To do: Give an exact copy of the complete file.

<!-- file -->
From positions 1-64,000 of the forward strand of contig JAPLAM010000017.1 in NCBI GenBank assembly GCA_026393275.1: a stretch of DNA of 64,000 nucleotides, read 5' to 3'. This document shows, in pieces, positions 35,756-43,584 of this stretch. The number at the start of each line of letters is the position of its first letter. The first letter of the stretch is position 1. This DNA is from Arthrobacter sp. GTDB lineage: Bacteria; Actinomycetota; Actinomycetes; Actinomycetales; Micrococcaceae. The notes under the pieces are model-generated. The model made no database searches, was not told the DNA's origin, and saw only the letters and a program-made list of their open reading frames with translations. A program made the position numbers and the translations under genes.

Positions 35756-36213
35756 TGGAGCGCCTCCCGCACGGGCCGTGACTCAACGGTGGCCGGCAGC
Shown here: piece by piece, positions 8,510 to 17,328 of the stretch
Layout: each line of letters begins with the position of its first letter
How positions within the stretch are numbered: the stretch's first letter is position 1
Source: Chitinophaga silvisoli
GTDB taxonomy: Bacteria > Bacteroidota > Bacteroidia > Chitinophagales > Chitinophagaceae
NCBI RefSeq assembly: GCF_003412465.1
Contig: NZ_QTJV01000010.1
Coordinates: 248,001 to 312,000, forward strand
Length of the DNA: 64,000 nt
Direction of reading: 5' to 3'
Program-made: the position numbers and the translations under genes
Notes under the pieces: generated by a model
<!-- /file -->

From positions 1-64,000 of the forward strand of contig JAPLAM010000017.1 in NCBI GenBank assembly GCA_026393275.1: a stretch of DNA of 64,000 nucleotides, read 5' to 3'. This document shows, in pieces, positions 35,756-43,584 of this stretch. The number at the start of each line of letters is the position of its first letter. The first letter of the stretch is position 1. This DNA is from Arthrobacter sp. GTDB lineage: Bacteria; Actinomycetota; Actinomycetes; Actinomycetales; Micrococcaceae. The notes under the pieces are model-generated. The model made no database searches, was not told the DNA's origin, and saw only the letters and a program-made list of their open reading frames with translations. A program made the position numbers and the translations under genes.

Positions 35756-36213
35756 TGGAGCGCCTCCCGCACGGGCCGTGACTCAACGGTGGCCGGCAGC
Shown here: piece by piece, positions 8,510 to 17,328 of the stretch
Layout: each line of letters begins with the position of its first letter
How positions within the stretch are numbered: the stretch's first letter is position 1
Source: Chitinophaga silvisoli
GTDB taxonomy: Bacteria > Bacteroidota > Bacteroidia > Chitinophagales > Chitinophagaceae
NCBI RefSeq assembly: GCF_003412465.1
Contig: NZ_QTJV01000010.1
Coordinates: 248,001 to 312,000, forward strand
Length of the DNA: 64,000 nt
Direction of reading: 5' to 3'
Program-made: the position numbers and the translations under genes
Notes under the pieces: generated by a model